A University of Iowa research team determined a physician-pharmacist intervention to improve blood pressure control among a diverse group of patients was cost-effective.
The study, led by Dr. Linnea Polgreen, assistant professor of pharmacy practice and science, found the cost to increase the rate of hypertension control by 1 percentage point was approximately $22.00. Other University of Iowa investigators include Dr. Christopher Coffey, professor of biostatistics, and Dr. Elizabeth Chrischilles, professor of epidemiology. The research was published online November 2, in the journal Hypertension.
“Prior studies have demonstrated the cost-effectiveness of collaborative hypertension control programs, however, most previous studies were conducted in fairly heterogeneous populations that lacked a large number of minority and low-income populations,” said Dr. Coffey, who directs the Clinical Trials Statistical and Data Management Center, which served as the data coordinating center for the study. “This is one of the first studies to demonstrate that the benefits can be achieved across a very diverse population.”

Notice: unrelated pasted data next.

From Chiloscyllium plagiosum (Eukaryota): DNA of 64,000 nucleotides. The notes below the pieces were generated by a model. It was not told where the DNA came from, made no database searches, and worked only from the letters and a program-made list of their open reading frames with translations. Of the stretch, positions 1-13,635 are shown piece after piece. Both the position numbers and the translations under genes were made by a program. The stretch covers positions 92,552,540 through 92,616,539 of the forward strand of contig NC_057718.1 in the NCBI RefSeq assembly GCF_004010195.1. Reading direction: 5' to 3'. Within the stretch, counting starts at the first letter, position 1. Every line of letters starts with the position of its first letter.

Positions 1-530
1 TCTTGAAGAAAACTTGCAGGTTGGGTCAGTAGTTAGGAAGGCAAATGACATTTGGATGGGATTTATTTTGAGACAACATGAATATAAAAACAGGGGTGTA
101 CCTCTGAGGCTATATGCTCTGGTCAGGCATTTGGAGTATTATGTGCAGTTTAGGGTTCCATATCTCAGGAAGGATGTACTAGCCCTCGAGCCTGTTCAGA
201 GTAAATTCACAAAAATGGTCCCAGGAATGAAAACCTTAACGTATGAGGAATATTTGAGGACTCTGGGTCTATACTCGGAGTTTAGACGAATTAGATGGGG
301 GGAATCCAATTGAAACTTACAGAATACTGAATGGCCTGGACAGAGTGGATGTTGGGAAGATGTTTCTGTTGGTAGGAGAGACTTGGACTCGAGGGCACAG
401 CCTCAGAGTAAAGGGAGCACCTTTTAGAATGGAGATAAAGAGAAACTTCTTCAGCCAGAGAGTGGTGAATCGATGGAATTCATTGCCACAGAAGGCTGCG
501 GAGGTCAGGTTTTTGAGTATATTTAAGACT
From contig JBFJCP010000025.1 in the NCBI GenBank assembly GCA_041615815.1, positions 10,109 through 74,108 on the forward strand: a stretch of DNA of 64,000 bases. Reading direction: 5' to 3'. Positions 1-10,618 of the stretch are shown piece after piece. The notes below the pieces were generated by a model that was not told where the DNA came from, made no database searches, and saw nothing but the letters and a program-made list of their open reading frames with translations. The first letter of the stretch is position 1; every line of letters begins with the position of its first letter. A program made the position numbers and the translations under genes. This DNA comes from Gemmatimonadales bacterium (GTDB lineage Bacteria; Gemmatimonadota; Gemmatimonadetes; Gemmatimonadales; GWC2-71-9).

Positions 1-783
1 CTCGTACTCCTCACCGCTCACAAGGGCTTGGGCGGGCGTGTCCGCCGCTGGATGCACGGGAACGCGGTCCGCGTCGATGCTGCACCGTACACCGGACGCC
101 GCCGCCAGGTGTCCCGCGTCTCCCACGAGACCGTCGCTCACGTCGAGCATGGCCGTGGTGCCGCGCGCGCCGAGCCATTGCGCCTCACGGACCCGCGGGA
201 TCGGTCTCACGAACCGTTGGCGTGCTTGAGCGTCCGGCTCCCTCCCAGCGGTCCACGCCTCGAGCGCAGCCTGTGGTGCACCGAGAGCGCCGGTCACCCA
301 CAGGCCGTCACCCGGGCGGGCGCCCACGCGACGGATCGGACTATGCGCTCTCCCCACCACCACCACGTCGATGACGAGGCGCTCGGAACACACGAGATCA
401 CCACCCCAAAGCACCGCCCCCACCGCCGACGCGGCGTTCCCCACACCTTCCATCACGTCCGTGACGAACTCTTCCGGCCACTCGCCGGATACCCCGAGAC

In the study of 625 patients, 38 percent were black, 14 percent were Hispanic and 49 percent had an annual household income of less than $25,000.
Costs were assigned to medications, and pharmacist and physician time. Cost-effectiveness ratios were calculated based on changes in blood pressure measurements and hypertension control rates.
Participants were from 32 medical offices in 15 states, and all had uncontrolled high blood pressure, defined as systolic pressure of 140 mm Hg or higher, or diastolic of 90 mm Hg or higher. Among those with diabetes or chronic kidney disease, blood pressure was considered high at or above 130 mm Hg systolic or 80 mm Hg diastolic. Patients were randomized to a pharmacist-physician intervention program for nine months or to a control group receiving usual care.
The intervention included a clinical pharmacist reviewing patients’ medical records, contacting them by phone and regular face-to-face visits. The pharmacist created a care plan and made recommendations to the physician to adjust medication. Pharmacists worked in the medical office and met face-to-face with physicians.
After nine months of the collaborative intervention, average systolic blood pressure was 6.1 mm Hg lower, average diastolic pressure was 2.9 mm Hg lower, and hypertension control rate was 43 percent, compared to 34 percent in the control group.
The full study is available at http://hyper.ahajournals.org/